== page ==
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close this bookDistance Education in Engineering for Developing Countries - Education Research Paper No. 13 (DFID, 1995, 102 p.)
close this folderSection 7: Cost-effectiveness
View the document(introduction...)
View the document7.1. The distance learning provider
View the document7.2. The purchaser
View the document7.3. Importance of student support
View the document7.4. Benchmark measurements
View the document7.5. Student fees

7.2. The purchaser

For sponsors of students on distance programmes (individuals, employers or other organisations) costs are invariably measured in comparative terms with conventional face-to-face courses. Cost-effectiveness on the other hand, is seen as very subjective. Sharrat and Foster indicate that

'Many of the benefits associated with DL do not translate into direct economic benefits for the consumers.'(13)

This is confirmed by the 1989 Department of Employment study:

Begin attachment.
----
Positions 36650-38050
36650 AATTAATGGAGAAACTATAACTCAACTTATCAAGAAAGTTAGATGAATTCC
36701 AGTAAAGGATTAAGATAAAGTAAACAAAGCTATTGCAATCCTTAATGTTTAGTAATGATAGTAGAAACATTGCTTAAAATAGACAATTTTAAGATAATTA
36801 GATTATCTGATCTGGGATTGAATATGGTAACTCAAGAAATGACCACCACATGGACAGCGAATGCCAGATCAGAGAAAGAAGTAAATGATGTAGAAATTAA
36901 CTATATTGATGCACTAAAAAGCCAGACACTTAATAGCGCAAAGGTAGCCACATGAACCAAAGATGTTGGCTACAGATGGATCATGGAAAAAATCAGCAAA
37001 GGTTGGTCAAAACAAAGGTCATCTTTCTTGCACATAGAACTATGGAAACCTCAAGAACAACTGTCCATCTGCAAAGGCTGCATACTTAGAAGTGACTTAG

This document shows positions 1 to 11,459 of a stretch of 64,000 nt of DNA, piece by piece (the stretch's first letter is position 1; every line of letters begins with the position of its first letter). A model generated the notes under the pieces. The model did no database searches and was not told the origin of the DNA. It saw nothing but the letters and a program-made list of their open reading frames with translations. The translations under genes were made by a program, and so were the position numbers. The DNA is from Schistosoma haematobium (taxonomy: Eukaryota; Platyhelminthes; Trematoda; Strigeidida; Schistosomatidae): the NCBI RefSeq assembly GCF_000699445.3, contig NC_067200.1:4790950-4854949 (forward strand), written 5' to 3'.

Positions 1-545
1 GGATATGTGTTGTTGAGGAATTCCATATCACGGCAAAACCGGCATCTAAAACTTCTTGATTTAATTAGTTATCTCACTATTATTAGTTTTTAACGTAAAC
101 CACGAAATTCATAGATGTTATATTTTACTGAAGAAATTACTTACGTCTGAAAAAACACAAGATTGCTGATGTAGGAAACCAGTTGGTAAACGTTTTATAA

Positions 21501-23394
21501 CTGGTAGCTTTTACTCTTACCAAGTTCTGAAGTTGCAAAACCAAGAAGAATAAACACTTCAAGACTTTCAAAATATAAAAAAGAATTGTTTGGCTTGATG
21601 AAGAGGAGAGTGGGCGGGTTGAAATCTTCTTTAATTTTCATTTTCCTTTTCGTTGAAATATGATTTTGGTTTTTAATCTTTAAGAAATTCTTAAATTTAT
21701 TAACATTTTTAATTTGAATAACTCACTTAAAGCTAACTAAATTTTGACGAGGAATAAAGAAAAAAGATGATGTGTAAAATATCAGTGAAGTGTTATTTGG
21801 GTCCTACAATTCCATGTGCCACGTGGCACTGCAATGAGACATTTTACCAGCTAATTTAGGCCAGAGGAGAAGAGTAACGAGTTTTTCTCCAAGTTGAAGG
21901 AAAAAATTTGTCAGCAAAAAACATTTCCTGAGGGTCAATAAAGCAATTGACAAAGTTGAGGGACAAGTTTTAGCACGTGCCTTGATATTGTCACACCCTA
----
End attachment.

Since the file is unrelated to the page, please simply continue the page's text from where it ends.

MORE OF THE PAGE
'The cost-benefits of open learning could not be judged simply by the cash outlay on open learning versus the cash spent on more traditional methods. The improved logistics of training were at least as important.'(12)

The report goes on to say that not only was open learning found to be substantially cheaper, the most frequently cited reasons for employers choosing it were:

· trainees on multiple sites
· trainees working different shifts and work patterns
· line managers reluctant to release trainees
· large numbers being trained in a short period
· alternative forms of training not available.

There were also significant business advantages:

· financial performance improved in 70% of branches (Building Society)
· error rates in manufacture down by 3%
· reduced customer complaints
· 41% increase in success rate of calls (sales engineering)
· 25% fewer 'helpline' calls (microcomputer firm)
· sales increased by 50% (chemical industry).